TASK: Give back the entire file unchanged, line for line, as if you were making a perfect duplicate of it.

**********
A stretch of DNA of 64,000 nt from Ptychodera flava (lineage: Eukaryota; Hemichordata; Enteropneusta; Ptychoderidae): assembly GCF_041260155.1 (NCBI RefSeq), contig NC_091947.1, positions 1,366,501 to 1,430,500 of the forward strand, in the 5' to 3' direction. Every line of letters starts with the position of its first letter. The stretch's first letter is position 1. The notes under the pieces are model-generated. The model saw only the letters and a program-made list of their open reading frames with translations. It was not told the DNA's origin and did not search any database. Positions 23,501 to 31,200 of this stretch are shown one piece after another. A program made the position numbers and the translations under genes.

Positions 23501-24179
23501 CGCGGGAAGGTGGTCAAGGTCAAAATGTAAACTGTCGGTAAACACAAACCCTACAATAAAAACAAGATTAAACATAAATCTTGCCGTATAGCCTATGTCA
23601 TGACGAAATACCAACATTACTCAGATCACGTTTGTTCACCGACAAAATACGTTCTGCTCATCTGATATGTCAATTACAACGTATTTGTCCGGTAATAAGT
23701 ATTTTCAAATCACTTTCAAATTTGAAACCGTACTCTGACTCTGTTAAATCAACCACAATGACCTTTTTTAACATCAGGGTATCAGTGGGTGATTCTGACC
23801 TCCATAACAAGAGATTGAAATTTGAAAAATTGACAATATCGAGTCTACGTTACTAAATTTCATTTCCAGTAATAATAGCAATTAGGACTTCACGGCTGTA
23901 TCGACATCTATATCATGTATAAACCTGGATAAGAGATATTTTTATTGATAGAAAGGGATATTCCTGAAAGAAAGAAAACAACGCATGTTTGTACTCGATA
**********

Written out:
A stretch of DNA of 64,000 nt from Ptychodera flava (lineage: Eukaryota; Hemichordata; Enteropneusta; Ptychoderidae): assembly GCF_041260155.1 (NCBI RefSeq), contig NC_091947.1, positions 1,366,501 to 1,430,500 of the forward strand, in the 5' to 3' direction. Every line of letters starts with the position of its first letter. The stretch's first letter is position 1. The notes under the pieces are model-generated. The model saw only the letters and a program-made list of their open reading frames with translations. It was not told the DNA's origin and did not search any database. Positions 23,501 to 31,200 of this stretch are shown one piece after another. A program made the position numbers and the translations under genes.

Positions 23501-24179
23501 CGCGGGAAGGTGGTCAAGGTCAAAATGTAAACTGTCGGTAAACACAAACCCTACAATAAAAACAAGATTAAACATAAATCTTGCCGTATAGCCTATGTCA
23601 TGACGAAATACCAACATTACTCAGATCACGTTTGTTCACCGACAAAATACGTTCTGCTCATCTGATATGTCAATTACAACGTATTTGTCCGGTAATAAGT
23701 ATTTTCAAATCACTTTCAAATTTGAAACCGTACTCTGACTCTGTTAAATCAACCACAATGACCTTTTTTAACATCAGGGTATCAGTGGGTGATTCTGACC
23801 TCCATAACAAGAGATTGAAATTTGAAAAATTGACAATATCGAGTCTACGTTACTAAATTTCATTTCCAGTAATAATAGCAATTAGGACTTCACGGCTGTA
23901 TCGACATCTATATCATGTATAAACCTGGATAAGAGATATTTTTATTGATAGAAAGGGATATTCCTGAAAGAAAGAAAACAACGCATGTTTGTACTCGATA